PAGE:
In principle, an EIA should be carried out by expert(s) recognized by the governement and external to the project. I am however wondering the following:

1) Is it always the case or are there some countries which don't require the participation of a thrid party ?

2) In countries where the participation of a third party is mandatory, does the project initiator still contribute to the EIA (by providing key information on the project, i.e.)? If so, what is exactly the type and level of participation of the project initiator ?

I am aware that every country has different legislation with regard to EIA and it is therefore difficult to have general answers to my questions.

I am particularly interested at the moment by the cases of Panama and Guatemala.


  • Besides local regulations there are all kinds of rules and guidelines you have to follow if you want to adhere to international standards (e.g. ISO 14000 series or IAIA guidelines and best practices)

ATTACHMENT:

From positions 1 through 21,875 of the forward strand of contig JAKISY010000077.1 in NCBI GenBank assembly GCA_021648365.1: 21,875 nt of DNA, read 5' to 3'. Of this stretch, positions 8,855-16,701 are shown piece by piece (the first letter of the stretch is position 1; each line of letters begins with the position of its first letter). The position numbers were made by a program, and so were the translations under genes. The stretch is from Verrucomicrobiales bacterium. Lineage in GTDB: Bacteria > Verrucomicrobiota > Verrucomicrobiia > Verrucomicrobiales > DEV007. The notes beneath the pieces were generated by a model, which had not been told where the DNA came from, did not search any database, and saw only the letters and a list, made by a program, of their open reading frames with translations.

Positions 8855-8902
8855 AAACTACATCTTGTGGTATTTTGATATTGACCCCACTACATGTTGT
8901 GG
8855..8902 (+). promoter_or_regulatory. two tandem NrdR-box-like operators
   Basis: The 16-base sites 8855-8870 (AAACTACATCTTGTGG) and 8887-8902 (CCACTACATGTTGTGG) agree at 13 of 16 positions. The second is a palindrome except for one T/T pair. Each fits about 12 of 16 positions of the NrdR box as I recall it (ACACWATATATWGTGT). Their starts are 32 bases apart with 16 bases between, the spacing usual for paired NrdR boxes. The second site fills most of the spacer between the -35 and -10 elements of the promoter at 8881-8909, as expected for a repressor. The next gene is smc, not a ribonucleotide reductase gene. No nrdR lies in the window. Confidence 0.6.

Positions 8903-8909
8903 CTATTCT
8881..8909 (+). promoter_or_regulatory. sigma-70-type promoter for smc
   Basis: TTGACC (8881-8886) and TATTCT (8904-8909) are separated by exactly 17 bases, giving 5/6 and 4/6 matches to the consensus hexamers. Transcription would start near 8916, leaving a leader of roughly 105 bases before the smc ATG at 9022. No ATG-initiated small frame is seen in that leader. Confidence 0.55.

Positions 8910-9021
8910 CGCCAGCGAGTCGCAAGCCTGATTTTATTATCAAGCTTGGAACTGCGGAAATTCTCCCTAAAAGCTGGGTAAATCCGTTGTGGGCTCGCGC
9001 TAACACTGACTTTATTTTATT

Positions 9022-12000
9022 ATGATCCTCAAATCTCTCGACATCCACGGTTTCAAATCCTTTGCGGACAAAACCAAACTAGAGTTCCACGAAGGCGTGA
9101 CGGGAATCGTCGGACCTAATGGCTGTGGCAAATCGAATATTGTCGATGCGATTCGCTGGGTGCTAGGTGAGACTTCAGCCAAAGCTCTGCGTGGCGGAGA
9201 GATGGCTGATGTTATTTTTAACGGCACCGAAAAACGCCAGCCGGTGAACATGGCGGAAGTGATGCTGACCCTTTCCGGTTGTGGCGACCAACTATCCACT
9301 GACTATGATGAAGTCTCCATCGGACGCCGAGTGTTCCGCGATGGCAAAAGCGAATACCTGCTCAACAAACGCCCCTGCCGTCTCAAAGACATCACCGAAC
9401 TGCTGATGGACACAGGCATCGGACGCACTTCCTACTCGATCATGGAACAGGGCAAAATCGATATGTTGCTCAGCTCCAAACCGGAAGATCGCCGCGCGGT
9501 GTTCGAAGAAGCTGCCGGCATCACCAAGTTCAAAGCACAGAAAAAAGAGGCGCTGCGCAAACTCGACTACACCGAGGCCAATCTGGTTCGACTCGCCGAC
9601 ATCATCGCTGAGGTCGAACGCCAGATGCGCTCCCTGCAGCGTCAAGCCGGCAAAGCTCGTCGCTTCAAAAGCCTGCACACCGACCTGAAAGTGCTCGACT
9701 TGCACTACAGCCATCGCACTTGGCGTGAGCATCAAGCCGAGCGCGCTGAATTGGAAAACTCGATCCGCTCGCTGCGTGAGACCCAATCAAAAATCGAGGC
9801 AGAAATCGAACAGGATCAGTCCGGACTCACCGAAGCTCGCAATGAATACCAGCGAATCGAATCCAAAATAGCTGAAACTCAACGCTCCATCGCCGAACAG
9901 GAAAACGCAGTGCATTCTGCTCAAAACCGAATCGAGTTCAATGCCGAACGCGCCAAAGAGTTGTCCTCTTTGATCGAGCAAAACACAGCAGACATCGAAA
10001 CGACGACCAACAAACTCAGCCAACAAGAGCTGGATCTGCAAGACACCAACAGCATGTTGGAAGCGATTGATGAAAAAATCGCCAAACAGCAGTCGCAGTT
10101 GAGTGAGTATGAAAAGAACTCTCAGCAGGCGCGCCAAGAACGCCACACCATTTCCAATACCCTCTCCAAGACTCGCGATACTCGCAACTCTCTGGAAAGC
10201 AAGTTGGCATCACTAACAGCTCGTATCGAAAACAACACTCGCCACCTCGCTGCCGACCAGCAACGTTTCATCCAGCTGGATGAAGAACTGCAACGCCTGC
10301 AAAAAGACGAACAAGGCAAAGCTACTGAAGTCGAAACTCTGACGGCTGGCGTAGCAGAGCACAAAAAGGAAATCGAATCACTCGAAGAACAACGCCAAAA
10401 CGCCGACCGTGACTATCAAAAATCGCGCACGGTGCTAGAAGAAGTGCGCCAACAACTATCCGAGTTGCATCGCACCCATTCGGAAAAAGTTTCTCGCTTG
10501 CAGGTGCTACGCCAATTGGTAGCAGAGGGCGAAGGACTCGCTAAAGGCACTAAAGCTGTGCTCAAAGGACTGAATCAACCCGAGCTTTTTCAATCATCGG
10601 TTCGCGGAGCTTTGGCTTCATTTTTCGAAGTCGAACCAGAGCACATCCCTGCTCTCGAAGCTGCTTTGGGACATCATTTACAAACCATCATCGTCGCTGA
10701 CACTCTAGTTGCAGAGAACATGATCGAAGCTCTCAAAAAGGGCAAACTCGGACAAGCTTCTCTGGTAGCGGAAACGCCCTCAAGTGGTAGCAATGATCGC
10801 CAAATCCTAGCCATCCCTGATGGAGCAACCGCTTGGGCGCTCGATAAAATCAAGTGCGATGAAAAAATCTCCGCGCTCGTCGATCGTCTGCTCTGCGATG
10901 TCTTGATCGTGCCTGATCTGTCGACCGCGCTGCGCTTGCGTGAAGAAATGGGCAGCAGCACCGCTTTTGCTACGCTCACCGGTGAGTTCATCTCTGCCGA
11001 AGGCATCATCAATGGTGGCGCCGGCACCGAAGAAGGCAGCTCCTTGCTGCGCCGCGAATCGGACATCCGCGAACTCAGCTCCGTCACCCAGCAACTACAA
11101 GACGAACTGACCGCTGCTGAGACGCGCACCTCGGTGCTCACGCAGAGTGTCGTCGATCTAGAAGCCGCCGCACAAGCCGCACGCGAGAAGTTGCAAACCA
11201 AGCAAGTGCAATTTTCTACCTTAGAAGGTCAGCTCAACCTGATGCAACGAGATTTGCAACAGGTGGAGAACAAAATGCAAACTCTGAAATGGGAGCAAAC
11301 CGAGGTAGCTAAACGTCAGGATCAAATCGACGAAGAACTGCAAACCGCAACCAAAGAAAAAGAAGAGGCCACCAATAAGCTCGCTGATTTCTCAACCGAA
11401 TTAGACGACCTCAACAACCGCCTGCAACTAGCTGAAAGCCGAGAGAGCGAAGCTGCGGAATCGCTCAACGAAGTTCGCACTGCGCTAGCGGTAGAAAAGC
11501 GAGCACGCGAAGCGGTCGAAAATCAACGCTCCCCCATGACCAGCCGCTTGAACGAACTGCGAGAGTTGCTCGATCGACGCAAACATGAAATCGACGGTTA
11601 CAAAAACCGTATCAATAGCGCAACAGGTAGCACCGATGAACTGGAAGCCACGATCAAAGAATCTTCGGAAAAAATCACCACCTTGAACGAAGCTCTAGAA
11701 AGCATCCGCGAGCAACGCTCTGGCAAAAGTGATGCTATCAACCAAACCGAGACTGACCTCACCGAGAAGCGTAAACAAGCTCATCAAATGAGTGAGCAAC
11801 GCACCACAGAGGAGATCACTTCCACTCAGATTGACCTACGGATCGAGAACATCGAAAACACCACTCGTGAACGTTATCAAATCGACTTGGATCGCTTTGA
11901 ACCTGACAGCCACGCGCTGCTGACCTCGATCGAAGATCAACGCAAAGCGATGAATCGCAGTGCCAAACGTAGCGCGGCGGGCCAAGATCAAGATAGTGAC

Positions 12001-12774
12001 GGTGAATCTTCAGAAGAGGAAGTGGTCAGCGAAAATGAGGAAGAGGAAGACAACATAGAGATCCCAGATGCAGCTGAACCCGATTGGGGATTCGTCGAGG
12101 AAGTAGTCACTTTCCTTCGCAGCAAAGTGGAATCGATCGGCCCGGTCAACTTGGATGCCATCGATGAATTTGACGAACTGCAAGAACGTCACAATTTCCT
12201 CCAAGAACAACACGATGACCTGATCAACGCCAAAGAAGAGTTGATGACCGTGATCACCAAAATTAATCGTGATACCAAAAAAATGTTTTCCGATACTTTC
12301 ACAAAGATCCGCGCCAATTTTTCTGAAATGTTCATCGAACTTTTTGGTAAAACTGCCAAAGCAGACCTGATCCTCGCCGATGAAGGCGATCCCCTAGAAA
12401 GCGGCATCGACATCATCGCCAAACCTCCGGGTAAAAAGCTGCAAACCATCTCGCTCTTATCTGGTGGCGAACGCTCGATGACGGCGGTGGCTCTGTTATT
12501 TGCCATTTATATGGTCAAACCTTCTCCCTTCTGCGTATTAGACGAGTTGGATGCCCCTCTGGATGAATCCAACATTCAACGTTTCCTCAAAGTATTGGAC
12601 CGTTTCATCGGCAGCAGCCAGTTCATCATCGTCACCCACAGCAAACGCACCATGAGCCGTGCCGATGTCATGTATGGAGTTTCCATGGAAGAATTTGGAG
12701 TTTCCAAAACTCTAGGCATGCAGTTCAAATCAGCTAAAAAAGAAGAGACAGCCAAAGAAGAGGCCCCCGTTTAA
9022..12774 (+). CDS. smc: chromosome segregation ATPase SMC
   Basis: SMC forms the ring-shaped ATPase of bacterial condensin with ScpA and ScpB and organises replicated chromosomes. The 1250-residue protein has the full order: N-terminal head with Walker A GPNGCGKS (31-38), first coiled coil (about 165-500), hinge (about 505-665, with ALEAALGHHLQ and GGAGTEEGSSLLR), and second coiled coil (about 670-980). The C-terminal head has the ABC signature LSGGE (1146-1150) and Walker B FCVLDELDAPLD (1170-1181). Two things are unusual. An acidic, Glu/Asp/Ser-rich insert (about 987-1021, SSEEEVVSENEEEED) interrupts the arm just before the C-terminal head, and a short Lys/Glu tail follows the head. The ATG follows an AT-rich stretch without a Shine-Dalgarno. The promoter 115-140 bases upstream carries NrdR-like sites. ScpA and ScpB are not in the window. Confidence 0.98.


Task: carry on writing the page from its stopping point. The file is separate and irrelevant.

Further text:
– THelper
    Apr 29 '15 at 10:12
  • are you reffering to the canals? If not, what type of project?
    – mart
    Apr 29 '15 at 14:03
  • No I am not referring to the canal (of Panama?) specifically, but rather to any type of project. I am personally particularly interested in EIA required for solar farms, which are not so common (esp. in Panama & Guatemala). Any specific info for solar farm would be thus very much appreciated. Apr 29 '15 at 15:04

I can't comment on Panama/Guatemala, but in the UK, at least in theory:

EIAs are normally conducted by third-party consultants. These consultants are usually hired by the prospective developer, and some might argue that this makes them non-independent (although bear in mind that they also have reputations for rigor to preserve).

What protects the objectiveness of EIAs is not who does them, but that they are open - they are presented as scientific reports with a citation trail to back up all the assertions that they make, and thus anybody can inspect them and, if they find mistakes or bias, point this out to the regulatory authorities.

  • I do agree with the argument that environmental assessment agencies who are hired to conduct a EIA have low chance to be biased, since they have to preserve good reputation. It would thus be the same for peer reviewer: for EIAs which have been entirely carried out and reported by the project initiator, a peer review made by an external party would then guarrantee the objectivity of the EIA. What are you opinion about this last point? Has anybody already seen such a process and/or has any exemple ? Apr 29 '15 at 15:36

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